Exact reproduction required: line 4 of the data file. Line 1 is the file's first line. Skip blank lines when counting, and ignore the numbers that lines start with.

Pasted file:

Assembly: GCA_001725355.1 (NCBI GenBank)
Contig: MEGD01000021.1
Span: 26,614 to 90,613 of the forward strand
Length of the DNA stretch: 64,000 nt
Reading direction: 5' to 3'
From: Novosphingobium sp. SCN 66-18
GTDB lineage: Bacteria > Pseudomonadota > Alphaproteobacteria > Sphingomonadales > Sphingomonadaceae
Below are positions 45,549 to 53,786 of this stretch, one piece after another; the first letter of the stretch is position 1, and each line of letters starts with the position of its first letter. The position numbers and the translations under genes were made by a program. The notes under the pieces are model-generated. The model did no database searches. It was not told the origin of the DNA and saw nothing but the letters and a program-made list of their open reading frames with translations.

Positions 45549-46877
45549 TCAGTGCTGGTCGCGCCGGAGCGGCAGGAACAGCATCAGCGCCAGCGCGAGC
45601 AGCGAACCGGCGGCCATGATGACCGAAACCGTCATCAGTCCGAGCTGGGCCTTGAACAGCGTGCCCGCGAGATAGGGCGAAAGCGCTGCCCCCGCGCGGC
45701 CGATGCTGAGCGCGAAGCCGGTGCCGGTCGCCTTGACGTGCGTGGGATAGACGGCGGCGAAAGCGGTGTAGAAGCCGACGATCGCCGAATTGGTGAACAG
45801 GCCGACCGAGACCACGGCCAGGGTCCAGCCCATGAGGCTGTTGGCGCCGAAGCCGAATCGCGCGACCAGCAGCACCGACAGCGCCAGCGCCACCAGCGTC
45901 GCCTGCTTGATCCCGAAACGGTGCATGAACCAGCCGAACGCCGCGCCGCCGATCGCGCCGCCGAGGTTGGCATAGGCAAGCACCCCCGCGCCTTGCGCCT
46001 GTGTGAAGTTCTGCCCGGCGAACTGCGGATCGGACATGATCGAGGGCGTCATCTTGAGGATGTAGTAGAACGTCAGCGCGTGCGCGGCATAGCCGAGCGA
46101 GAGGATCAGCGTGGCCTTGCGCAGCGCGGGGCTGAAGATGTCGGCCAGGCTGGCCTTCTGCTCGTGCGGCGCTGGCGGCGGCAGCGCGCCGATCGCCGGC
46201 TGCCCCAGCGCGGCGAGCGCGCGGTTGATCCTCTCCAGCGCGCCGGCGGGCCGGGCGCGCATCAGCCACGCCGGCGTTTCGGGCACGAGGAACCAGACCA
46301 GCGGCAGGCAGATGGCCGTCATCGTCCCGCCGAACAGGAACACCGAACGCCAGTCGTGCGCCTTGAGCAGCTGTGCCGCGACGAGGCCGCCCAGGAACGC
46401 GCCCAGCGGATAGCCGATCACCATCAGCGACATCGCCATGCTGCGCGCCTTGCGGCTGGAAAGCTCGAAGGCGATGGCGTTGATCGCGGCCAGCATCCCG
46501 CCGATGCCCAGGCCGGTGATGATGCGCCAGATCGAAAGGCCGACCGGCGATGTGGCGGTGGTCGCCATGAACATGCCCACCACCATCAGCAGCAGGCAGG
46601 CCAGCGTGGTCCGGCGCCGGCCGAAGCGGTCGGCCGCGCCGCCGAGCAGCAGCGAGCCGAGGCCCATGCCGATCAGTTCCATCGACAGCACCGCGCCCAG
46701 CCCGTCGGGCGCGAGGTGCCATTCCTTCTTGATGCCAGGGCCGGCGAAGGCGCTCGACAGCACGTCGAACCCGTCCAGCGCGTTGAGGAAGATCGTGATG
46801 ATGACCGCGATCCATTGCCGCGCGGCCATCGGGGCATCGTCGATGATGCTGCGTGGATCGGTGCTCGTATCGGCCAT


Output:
Length of the DNA stretch: 64,000 nt